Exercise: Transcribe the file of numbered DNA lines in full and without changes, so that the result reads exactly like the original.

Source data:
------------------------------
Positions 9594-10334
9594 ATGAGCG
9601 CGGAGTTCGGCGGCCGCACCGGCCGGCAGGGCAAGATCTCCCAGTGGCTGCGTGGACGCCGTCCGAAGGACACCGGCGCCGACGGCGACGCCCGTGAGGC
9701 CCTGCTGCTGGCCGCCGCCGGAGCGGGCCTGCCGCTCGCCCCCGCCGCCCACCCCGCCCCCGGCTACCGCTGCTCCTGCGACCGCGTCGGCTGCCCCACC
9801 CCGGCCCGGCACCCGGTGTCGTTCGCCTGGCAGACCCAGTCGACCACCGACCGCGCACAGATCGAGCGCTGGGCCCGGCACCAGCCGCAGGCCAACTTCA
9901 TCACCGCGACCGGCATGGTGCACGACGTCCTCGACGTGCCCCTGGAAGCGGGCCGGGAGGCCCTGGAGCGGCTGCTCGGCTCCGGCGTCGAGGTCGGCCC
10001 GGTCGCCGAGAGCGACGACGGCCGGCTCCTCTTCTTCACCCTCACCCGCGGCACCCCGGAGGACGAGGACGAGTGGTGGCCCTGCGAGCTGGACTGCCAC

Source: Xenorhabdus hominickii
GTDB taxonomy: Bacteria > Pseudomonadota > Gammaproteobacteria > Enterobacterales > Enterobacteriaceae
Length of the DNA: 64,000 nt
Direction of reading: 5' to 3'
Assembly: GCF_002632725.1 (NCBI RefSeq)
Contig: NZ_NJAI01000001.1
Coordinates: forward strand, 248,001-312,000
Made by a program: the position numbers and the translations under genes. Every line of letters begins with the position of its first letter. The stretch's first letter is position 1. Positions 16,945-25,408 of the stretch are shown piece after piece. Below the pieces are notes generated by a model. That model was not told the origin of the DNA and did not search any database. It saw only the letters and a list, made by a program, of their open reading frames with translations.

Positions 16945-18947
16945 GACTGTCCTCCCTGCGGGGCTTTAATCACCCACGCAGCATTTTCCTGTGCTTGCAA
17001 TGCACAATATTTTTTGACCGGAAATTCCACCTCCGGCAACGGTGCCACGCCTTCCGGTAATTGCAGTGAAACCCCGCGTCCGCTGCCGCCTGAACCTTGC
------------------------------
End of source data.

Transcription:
Positions 9594-10334
9594 ATGAGCG
9601 CGGAGTTCGGCGGCCGCACCGGCCGGCAGGGCAAGATCTCCCAGTGGCTGCGTGGACGCCGTCCGAAGGACACCGGCGCCGACGGCGACGCCCGTGAGGC
9701 CCTGCTGCTGGCCGCCGCCGGAGCGGGCCTGCCGCTCGCCCCCGCCGCCCACCCCGCCCCCGGCTACCGCTGCTCCTGCGACCGCGTCGGCTGCCCCACC
9801 CCGGCCCGGCACCCGGTGTCGTTCGCCTGGCAGACCCAGTCGACCACCGACCGCGCACAGATCGAGCGCTGGGCCCGGCACCAGCCGCAGGCCAACTTCA
9901 TCACCGCGACCGGCATGGTGCACGACGTCCTCGACGTGCCCCTGGAAGCGGGCCGGGAGGCCCTGGAGCGGCTGCTCGGCTCCGGCGTCGAGGTCGGCCC
10001 GGTCGCCGAGAGCGACGACGGCCGGCTCCTCTTCTTCACCCTCACCCGCGGCACCCCGGAGGACGAGGACGAGTGGTGGCCCTGCGAGCTGGACTGCCAC

Source: Xenorhabdus hominickii
GTDB taxonomy: Bacteria > Pseudomonadota > Gammaproteobacteria > Enterobacterales > Enterobacteriaceae
Length of the DNA: 64,000 nt
Direction of reading: 5' to 3'
Assembly: GCF_002632725.1 (NCBI RefSeq)
Contig: NZ_NJAI01000001.1
Coordinates: forward strand, 248,001-312,000
Made by a program: the position numbers and the translations under genes. Every line of letters begins with the position of its first letter. The stretch's first letter is position 1. Positions 16,945-25,408 of the stretch are shown piece after piece. Below the pieces are notes generated by a model. That model was not told the origin of the DNA and did not search any database. It saw only the letters and a list, made by a program, of their open reading frames with translations.

Positions 16945-18947
16945 GACTGTCCTCCCTGCGGGGCTTTAATCACCCACGCAGCATTTTCCTGTGCTTGCAA
17001 TGCACAATATTTTTTGACCGGAAATTCCACCTCCGGCAACGGTGCCACGCCTTCCGGTAATTGCAGTGAAACCCCGCGTCCGCTGCCGCCTGAACCTTGC